Why do so many foreigners go to China and think China is good?

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Mudassir Ali 8 months 2 Answers 128 views

Answers ( 2 )

  1. China is an amazing country. I think everyone needs to experience it at least once in their life.

    Since first going to China in 2010, I have been in and out of China mainland and Hong Kong more times than I can count. I’ve visited hundreds of cities, all major cities and mostly tourist and business cities. I’ve even been to smaller country villages. I’ve lived in many areas there short term and own lots of property in China now.

    It’s different. One of the main reasons why foreigners like it is because it’s different from their own country they grew up in. There is an awe factor.

    The food. China has an abundance of amazing food. You can go to each province and experience a completely different set of cuisine styles. You can eat hot pot 100 times and never have the same combination of food. Their food is flavorful, fresh and generally healthier.

    Modern. China has both older parts, and newer. In fact some parts of China are highly developed. China is the fastest growing country in the world. It’s had more growth in the last 20 years then any other country. And it’s becoming the world largest superpower. Even the USA cannot compare to the growth of China. Within 10 years I am estimating that China will completely surpass USA in most areas of technology and innovation.

    Great investment. To add onto my point above, China is a great place to invest in. They have the highest business success rate in the world. They make more millionaires each year then any other country. Real Estate especially is very lucrative for foreigner to do in China. Lots of money to be made there.

    Friendly. Most of anywhere you go in China (tourist locations) are very friendly to foreigners. Often times being treated like royalty. Especially public taxi services (most) won’t scam you and will try to take you where ever you want to go. I remember I hired a motorcycle taxi driver one day, and he was with me for about 11 hours straight, he waited for me at each place I went to, even if I took 45 minutes inside the building, he waited outside. At the end of the day, he charged me reasonable Chinese rates, and I treated him to dinner.

    Culture. China’s culture is very complicated, detailed and mature. There is thousands of years of history there. The traditions are absolutely amazing. Everything from their standard day artwork in restaurants to their fun filled and spectacle festivals. The uniqueness of the country is something else that makes it great. From not sticking your chopsticks straight in the air in a bowl of rice, to burning money to honor the deads passing. China has a lot of amazing little things that make it a fun place to experience.

    Scenery. China, without a doubt is one of the most gorgeous countries in the world. Everything from their mountain areas, rivers, and even flatlands/farmlands. I got thousands of photos I personally took I could show you, but there isn’t enough space. It’s the type of place you can go out on a raft on the Li River, and fall asleep for the whole day and drift down the river. You can drive around in the country side around the mountains and be captivated by the views and never see the same shape twice.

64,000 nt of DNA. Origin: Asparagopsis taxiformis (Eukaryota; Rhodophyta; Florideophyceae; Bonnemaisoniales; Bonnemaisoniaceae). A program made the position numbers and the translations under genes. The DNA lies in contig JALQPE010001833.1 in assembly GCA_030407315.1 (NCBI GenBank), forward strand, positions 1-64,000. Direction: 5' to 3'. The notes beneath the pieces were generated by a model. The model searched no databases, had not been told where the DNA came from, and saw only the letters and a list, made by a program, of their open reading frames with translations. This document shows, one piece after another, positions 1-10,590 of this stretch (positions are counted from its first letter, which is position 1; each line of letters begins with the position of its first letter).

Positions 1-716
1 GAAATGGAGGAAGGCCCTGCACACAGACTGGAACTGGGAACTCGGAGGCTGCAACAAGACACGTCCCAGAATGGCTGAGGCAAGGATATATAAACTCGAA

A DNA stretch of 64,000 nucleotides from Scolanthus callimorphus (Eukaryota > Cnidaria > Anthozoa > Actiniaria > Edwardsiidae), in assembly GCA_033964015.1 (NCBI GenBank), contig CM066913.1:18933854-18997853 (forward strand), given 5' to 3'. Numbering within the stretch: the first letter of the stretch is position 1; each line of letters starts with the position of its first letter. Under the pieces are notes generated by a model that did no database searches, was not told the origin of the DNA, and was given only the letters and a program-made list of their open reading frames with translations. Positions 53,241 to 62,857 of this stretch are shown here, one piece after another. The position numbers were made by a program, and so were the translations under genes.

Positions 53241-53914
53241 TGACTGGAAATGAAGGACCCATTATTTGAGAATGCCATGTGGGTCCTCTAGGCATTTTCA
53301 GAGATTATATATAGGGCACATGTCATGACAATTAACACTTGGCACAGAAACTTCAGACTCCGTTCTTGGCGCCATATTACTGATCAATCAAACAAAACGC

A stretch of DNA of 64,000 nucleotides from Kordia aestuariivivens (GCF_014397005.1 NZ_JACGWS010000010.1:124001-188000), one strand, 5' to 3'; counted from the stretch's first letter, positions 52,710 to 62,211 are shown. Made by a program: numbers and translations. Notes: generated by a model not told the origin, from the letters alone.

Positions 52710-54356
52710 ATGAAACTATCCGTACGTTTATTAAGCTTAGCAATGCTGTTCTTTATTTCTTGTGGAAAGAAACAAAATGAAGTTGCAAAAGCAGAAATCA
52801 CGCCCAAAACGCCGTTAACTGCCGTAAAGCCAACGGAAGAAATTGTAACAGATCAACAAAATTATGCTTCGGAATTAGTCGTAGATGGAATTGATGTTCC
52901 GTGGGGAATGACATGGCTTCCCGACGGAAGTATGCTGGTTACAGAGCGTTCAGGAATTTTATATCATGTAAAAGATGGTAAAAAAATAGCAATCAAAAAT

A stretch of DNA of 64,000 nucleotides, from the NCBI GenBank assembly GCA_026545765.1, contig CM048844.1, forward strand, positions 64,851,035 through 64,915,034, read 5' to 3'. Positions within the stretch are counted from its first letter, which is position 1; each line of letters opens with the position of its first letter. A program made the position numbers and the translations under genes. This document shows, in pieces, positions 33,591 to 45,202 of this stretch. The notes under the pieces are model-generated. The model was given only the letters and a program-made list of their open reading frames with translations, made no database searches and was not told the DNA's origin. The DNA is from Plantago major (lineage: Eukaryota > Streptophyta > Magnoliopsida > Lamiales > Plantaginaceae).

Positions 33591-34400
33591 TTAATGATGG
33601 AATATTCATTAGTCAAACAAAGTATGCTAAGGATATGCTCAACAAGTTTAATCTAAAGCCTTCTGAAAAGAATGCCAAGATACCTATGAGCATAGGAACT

Air Pollution. This is both a negative and a positive. For most of China now, air pollution has gotten better in major cities. China has an abundance of clean, fresh air, especially in the country, and gorgeous mountain/river tourist areas. Heavy air pollution still exists in larger cities, smog, and thick air in the heat, especially by the rivers inside cities. The only dangerous air is in smaller factory cities, where the whole city is nothing but metal factories. Everyone wears masks. You can see metal glistening everywhere in the air. It gets in your mouth and tastes like iron, it gets in your eyes and stings. Definitely not a tourist area, and only a few factory cities are like that.

    Historic sites. Another great thing about China is being able to visit all the historic site locations. All those older style buildings you see in movies and history tv shows, you can go to them and explore. And wow, there are many throughout all of China.

    Transportation. China has a lot of people, no doubt about that. But what fascinates me is the amount of motorcycles, electric bikes, and regular bicycles there are. There is just too many people to all be driving cars. Bikes are much better, and there is a lot.

    Unique parking system. Parking in China isn’t free. But you won’t find any parking meters. Instead areas have Chinese Entrepreneurs who watch over your car, your bike, etc. Each of these people have their own ‘zone’ they look at. They are everywhere. Outside malls, restaurants, shopping centers, tourist locations, etc. You pay them to be allowed to park, and in return, no one tows you, no one steals from you, and no one damages your property. Them and their assistants will man the area the whole day. Take for example the above photo of all the bikes. In that particular area, there was 2 people watching them the whole day.

    Dating system. For foreigners looking to date/settle down in China, there is a long running tradition system. In every city in China there is a spot where you can go and people’s grandparents go there everyday and post a profile (paper) of their grand kids in the hopes of finding them a partner. These places are often hard to find, and will have hundreds and hundreds of ‘profiles’ posted up on walls and fences in the area. You can review them and get in contact to set up a interview. It’s really unique. Not as popular as it used to be with online dating now. But I think its worth mentioning as a cool thing because I think its awesome how Grandparents try to setup their grand-kids on matchmaking.

    Traffic System. Traffic in China has come a long ways in the last 10 years, and this point is more of a negative. But traffic still has issues in smaller cities. It’s mostly fixed in bigger cities. I’m sure many of you have seen traffic videos of China on Youtube and the sort. There is a saying: green means go, yellow means go, and red means go. That’s right, you weave in and out of each other while all 4 directions go at the same time. And surprisingly, it works. The first time I drove on a motorcycle I got to experience this. It’s becoming less and less common each year as the government fixes all their light systems and enforces the rules. But there are still places you see this happening in smaller cities.

    Safety. Contrary to media, China is generally very safe for the average tourist. Like any country, stay to the tourist designated zones and you’ll almost certainly be fine. I’ve only ever had a couple phones pickpocketed. For 99.999999% of visitors it’s generally safe, nothing to worry about if you use common sense. But venture into bad regions (just like any country), you can face gangs and more dangerous Chinese people who could potentially rob you at knife point, or attempt to kidnap for ransom. This is all very rare. But can still happen (like any other country).